• Field: If time allows – either Salt Creek Anticline, Beer Mug Anticline, or Flat Top Anticline
  • Class: Closing discussion and summary
  • Overnight: Casper, WY

Day 5

  • Depart

 

Course Outline: Naturally Fractured Reservoirs

Section 1: Understanding Fractures

  • A. Fracture types and variability
    1. Introduction
    2. Extension fractures
    3. Shear fractures
    4. Deformation bands
    5. Fractography
    6. Compound fractures
    7. Mineralization
    8. Fracture corridors and domains
    9. Faults
    10. Extrapolating from the surface to the subsurface
  • B. Fracture Mechanics
    1. Contraction fractures
    2. Lithologic mismatches and bedding-plane tractions
    3. Extension fractures in flat-lying strata
    4. The important effects of pore pressure
    5. Shear fractures
    6. Dynamically compatible fractures
    7. Fractures in limestone vs. fractures in sandstone
    8. Fractures in resource-play shales

 

Section 2: Evaluating Fractures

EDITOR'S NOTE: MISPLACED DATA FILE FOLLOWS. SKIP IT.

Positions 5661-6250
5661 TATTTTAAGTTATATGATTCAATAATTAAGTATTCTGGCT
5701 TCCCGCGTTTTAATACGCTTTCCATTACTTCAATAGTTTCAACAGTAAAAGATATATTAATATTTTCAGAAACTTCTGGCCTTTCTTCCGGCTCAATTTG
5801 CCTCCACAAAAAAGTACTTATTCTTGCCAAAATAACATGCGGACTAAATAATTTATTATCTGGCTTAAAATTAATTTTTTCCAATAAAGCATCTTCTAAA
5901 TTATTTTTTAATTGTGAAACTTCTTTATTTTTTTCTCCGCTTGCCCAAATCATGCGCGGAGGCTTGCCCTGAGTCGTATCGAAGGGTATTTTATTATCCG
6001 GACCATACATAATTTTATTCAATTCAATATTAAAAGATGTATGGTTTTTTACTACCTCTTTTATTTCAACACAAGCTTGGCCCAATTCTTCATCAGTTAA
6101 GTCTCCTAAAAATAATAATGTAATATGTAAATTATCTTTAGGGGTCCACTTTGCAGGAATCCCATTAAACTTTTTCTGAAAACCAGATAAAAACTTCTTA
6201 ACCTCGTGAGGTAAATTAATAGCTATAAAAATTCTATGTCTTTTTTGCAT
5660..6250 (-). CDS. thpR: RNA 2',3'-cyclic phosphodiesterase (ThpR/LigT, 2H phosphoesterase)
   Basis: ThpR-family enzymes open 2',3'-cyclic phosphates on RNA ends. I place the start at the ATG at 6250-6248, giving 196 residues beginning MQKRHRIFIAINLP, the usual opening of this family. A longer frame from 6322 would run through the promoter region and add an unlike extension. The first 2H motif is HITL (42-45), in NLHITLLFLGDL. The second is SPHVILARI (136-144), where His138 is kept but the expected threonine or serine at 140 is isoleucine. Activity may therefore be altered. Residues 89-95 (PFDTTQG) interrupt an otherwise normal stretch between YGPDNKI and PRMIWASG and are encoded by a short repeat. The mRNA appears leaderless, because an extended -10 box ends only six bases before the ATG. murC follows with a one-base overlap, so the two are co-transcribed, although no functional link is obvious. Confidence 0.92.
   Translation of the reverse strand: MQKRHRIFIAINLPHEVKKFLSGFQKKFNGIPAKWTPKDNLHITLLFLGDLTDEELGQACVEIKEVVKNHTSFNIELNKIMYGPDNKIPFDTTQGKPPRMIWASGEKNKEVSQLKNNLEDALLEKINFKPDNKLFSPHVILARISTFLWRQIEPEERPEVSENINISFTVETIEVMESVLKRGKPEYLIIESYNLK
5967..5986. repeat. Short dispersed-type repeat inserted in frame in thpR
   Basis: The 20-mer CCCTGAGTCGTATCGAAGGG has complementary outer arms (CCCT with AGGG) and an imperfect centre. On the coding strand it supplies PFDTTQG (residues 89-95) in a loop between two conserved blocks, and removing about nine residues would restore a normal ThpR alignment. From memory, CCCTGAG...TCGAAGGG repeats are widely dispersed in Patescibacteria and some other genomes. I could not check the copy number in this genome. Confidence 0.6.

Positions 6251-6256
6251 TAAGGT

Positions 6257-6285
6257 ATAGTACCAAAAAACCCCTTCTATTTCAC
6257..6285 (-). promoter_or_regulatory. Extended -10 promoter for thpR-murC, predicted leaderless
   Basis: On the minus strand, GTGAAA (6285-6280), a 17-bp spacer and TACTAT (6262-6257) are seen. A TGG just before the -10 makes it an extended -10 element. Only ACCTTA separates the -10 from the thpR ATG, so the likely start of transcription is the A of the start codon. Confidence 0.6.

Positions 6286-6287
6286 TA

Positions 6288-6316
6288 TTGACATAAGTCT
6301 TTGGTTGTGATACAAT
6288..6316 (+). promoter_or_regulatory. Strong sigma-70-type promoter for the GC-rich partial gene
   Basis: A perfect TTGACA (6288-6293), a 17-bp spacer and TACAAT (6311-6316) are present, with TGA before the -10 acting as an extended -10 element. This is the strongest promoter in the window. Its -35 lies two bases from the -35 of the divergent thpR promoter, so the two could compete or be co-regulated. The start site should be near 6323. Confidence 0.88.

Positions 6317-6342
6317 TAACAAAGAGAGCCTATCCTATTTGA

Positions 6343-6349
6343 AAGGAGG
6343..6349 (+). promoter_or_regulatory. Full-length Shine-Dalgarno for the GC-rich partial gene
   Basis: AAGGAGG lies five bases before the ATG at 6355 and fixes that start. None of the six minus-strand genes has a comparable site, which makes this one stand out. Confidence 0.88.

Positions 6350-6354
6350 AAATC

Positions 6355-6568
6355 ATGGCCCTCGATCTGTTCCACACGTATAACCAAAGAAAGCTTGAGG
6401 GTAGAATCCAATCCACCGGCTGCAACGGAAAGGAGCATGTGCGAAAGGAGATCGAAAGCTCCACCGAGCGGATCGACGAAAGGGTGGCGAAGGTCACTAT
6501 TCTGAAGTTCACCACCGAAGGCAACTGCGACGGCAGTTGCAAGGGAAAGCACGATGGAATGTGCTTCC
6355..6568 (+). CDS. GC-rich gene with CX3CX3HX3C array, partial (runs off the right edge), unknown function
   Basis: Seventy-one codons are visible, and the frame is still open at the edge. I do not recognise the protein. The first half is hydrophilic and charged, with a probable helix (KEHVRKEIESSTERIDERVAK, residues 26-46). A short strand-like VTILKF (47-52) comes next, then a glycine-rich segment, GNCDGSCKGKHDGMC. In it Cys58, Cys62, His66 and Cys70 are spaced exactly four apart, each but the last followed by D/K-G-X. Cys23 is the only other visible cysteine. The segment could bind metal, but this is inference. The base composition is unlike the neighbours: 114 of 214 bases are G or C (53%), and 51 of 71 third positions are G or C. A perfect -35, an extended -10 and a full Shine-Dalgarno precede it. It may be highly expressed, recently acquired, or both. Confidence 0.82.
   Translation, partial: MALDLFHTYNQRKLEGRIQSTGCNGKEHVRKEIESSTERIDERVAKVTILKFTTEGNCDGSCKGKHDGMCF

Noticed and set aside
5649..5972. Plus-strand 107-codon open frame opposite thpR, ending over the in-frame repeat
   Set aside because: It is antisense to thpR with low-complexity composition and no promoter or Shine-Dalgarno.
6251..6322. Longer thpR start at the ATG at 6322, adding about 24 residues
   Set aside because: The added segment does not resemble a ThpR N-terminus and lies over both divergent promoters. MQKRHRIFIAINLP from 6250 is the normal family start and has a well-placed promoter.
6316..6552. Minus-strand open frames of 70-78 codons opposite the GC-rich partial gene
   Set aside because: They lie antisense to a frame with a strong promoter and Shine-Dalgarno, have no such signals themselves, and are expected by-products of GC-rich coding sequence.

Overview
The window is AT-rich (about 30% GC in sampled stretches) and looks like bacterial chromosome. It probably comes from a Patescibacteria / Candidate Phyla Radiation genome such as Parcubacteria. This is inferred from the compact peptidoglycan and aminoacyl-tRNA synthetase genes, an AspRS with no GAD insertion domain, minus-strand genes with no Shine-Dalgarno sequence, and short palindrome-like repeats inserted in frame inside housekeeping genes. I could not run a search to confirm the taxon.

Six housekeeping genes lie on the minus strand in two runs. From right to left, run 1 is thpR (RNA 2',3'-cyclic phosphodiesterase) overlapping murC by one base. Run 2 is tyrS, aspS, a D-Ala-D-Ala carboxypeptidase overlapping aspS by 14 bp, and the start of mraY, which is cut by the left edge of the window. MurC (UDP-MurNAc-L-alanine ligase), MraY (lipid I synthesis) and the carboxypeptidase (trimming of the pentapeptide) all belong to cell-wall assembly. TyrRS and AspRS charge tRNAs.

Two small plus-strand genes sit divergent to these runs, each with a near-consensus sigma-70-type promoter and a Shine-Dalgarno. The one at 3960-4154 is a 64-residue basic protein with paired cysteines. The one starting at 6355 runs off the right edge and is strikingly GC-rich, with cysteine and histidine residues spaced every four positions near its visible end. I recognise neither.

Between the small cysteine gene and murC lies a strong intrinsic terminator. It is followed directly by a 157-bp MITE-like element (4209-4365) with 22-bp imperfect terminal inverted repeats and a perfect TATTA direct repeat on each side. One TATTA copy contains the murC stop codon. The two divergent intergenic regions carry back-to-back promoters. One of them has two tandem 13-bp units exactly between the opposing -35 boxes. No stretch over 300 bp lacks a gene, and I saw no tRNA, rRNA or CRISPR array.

• C. Fractures in core: natural fractures
    1. Distinguishing natural from induced fractures in core
    2. Drilling-induced fractures
      • a. Using drilling-induced fractures
    3. Other induced fractures and artifacts
    4. Measuring fractures and artifacts
    5. Collecting fracture data from core
    6. Core fracture data analysis
  • D. Image Logs

 

Self-paced Exercise: Natural and Induced Fractures in Core: A teaching collection of 65 labeled samples, including self-study guide

 

Section 3: Managing Fractures

  • F. Fracture Effects on Reservoirs
    • 1. Permeability enhancement and anisotropy
    • 2. Permeability baffles and barriers
    • 3. Dynamic fracture permeability
    • 4. Corridors and sweet spots
    • 5. Interactions between stimulation fractures and natural fractures
    • 6. Nuclear stimulations
    • 7. Summary